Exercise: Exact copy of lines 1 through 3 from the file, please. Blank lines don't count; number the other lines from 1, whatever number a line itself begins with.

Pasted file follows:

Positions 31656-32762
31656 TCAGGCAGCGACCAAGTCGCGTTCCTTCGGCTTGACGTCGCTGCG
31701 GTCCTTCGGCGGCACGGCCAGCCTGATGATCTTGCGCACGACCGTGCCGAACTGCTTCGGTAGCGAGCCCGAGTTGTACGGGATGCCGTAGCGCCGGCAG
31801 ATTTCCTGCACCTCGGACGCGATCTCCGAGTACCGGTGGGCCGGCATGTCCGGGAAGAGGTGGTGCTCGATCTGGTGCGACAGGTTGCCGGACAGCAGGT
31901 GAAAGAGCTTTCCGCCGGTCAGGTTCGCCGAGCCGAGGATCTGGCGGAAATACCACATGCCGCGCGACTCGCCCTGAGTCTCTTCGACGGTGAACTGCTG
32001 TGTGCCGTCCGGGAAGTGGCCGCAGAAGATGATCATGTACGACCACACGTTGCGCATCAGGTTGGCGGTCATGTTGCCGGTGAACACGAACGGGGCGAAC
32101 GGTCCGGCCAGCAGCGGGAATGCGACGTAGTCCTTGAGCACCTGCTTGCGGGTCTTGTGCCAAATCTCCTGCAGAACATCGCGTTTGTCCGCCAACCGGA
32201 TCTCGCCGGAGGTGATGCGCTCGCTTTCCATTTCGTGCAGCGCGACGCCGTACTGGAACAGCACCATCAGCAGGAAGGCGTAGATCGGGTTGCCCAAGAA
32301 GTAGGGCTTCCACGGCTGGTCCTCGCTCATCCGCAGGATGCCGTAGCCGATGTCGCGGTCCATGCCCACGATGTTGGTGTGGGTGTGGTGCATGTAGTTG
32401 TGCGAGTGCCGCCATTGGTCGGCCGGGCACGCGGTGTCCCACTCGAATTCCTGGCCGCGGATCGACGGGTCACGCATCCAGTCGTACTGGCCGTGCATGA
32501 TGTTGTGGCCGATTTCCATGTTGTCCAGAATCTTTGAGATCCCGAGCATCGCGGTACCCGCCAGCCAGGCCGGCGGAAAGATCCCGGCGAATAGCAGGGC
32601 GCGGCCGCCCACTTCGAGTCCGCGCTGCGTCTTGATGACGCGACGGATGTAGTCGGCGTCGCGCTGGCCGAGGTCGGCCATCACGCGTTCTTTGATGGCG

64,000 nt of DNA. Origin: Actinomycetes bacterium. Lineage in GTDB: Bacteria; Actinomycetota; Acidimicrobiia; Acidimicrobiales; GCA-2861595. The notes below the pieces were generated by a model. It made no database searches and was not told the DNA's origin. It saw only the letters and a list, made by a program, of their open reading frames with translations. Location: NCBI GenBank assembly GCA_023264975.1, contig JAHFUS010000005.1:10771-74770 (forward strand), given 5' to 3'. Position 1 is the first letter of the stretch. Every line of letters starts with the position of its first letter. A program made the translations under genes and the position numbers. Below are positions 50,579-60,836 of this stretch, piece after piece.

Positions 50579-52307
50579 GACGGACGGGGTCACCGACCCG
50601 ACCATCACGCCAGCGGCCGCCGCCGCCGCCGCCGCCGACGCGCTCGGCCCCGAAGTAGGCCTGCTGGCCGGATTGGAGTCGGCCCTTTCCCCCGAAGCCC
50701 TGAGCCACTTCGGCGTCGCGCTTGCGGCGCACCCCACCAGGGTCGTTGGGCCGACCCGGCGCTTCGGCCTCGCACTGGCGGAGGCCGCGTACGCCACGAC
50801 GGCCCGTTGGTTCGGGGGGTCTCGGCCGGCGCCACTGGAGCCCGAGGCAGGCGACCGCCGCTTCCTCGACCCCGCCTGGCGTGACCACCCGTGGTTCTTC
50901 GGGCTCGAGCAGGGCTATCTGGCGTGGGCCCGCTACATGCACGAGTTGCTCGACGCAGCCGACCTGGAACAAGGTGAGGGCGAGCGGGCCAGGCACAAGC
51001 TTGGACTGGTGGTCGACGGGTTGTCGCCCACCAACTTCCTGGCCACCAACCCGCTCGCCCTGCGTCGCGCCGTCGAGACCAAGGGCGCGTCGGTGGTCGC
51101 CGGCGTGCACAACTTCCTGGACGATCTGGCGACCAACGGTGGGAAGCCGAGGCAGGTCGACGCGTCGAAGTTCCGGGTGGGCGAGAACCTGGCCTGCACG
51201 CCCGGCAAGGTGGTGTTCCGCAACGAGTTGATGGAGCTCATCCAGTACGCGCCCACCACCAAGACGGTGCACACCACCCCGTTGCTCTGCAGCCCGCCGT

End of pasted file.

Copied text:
Positions 31656-32762
31656 TCAGGCAGCGACCAAGTCGCGTTCCTTCGGCTTGACGTCGCTGCG
31701 GTCCTTCGGCGGCACGGCCAGCCTGATGATCTTGCGCACGACCGTGCCGAACTGCTTCGGTAGCGAGCCCGAGTTGTACGGGATGCCGTAGCGCCGGCAG